The shifting cyber risk landscape over the past eighteen months – especially the explosion of ransomware attacks — has put a spotlight on what businesses and governments are doing about cybersecurity risk and what role does or could cyber insurance play – not only as a risk transfer vehicle, but as an enabler of improved risk management practices. As of early 2021 the total global premiums for cyber insurance have reach over $5 billion, but the truth is cyber insurance is still a very new industry, and the role it can play in mitigating cyber risk is has been an open question for a few years.

However, according to a new report by the UK-based security research institute RUSI, the role of cyber insurance as a risk mitigation tool is still pretty limited. One big challenge is that both issuers and insureds too often view cyber insurance as a replacement for actual cybersecurity policies and procedures. Cyber insurance doesn’t mean that you won’t get hacked just like having fire insurance doesn’t mean your house won’t ever burn down.  This challenge has most recently been playing out with questions surrounding ransomware payments. Today, many cyber insurance policies include payments for ransom demands. However, this raises the concern that such practices are actually fueling the recent spike in ransomware attacks. In fact, some evidence suggests ransomware attackers are specifically targeting companies with cyber insurance and tailor their demands to the high-end of what those policies will cover.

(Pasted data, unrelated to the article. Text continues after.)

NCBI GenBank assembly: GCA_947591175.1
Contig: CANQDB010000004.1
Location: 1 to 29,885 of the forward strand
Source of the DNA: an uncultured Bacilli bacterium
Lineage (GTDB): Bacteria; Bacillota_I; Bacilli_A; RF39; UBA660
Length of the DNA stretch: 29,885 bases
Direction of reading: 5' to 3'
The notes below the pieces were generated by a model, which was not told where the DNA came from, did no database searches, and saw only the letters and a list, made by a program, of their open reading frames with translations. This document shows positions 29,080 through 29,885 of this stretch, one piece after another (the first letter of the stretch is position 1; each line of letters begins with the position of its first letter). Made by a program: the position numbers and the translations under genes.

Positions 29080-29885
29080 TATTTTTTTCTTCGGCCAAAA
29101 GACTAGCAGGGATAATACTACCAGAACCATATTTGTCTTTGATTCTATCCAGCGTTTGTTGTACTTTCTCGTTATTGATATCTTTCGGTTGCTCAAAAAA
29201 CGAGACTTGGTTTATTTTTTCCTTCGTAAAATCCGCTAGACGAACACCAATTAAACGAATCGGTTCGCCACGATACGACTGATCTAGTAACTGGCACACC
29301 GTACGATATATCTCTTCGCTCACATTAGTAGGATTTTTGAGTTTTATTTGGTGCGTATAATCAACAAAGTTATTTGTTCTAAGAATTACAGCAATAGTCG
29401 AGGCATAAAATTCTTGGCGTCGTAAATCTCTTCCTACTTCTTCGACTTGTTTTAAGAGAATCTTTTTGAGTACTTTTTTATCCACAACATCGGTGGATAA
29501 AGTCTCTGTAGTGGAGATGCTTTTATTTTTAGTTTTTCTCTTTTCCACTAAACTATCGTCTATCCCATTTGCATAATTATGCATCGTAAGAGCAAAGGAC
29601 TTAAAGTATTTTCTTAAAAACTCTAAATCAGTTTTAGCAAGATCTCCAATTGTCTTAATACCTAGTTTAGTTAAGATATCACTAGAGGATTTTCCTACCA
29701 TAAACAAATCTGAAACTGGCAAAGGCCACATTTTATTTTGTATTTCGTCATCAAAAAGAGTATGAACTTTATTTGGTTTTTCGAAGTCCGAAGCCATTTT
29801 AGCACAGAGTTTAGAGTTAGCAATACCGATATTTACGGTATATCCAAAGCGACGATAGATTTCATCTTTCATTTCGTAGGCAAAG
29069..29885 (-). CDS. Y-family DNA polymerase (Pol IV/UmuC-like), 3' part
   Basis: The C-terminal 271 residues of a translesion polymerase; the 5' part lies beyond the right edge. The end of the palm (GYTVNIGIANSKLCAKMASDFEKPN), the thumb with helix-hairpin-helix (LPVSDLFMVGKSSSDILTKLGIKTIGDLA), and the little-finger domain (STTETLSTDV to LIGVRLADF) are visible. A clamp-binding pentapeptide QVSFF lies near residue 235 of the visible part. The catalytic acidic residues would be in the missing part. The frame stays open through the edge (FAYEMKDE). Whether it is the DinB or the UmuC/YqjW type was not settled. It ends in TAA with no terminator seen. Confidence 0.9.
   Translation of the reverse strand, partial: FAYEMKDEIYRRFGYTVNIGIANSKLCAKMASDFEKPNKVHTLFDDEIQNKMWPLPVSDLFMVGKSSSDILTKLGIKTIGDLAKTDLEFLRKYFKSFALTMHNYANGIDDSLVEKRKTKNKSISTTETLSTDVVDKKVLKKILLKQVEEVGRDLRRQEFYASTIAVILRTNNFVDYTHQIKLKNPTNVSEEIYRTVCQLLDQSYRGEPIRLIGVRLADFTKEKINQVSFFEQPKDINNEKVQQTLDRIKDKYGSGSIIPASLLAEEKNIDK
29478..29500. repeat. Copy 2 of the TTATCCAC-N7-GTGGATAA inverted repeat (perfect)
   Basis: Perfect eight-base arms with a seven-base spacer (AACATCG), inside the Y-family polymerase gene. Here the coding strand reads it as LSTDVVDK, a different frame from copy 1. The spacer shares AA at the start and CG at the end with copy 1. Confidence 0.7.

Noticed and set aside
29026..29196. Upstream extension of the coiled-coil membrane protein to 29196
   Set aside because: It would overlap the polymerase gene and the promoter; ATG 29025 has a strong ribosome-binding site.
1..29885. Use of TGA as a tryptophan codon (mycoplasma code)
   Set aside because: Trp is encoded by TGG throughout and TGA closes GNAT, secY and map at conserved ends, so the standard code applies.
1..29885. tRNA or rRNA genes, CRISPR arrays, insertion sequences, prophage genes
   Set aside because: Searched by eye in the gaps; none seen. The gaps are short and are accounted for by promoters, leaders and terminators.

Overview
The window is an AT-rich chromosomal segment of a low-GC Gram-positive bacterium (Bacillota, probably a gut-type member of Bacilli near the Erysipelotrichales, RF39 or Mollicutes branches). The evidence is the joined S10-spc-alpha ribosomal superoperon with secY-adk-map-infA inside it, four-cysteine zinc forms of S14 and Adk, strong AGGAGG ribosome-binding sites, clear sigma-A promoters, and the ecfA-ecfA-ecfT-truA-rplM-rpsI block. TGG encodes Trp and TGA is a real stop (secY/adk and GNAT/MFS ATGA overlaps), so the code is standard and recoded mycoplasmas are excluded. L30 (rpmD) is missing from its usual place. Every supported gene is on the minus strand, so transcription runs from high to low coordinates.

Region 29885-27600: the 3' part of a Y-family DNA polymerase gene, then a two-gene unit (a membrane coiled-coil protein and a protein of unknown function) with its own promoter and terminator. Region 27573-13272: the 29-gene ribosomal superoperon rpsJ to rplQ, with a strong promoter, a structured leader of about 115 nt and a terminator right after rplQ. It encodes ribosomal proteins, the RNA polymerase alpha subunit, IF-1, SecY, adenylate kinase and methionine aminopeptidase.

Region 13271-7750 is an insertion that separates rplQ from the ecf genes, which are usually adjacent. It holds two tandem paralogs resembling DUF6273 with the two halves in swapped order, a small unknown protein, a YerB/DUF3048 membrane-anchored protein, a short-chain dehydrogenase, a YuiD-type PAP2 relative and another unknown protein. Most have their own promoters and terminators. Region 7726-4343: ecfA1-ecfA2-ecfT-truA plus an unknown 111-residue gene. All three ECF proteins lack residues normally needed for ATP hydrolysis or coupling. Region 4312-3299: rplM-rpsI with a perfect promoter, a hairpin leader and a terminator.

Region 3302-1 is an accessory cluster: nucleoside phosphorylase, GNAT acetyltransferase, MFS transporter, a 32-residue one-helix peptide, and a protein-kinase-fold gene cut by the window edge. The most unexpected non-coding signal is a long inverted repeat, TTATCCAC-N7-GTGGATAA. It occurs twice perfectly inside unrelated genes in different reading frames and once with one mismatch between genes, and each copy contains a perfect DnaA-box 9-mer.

That said, cyber insurance still has a role to play  — but it doesn’t replace the other value chains within the broader risk mitigation process . Like with most insurance, it’s not designed to prevent or eliminate risk, but rather to transfer risk as a last line of defense. In the RUSI report, many of the experts interviewed cite post-incident services as one of the main benefits of having cyber insurance. From incident response to forensic analysis, cyber insurance can be extremely useful for maintaining business continuity following a cyber incident. This is even more important for small businesses who might not have internal teams and the expertise to carry out a post-incident response swiftly and effectively. However, there is a lot more to cyber security than how you respond to an incident. As RUSI’s report points out, right now cyber insurance is most effective as a tool for cyber resilience, but not risk mitigation.

What is important to understand is the need to properly place cyber insurance within your larger risk governance strategy. Cyber risk management is like putting together a puzzle with various shapes and sizes. From performing informed risk assessments, to maintaining strong systems controls, to creating a culture that values cybersecurity, there is a lot of factors that need to be pieced together in a way that aligns with your business context, strategy, and goals. Effective risk management includes a value change of activities and partners, including insurance, but relying on insurance along is not enough.

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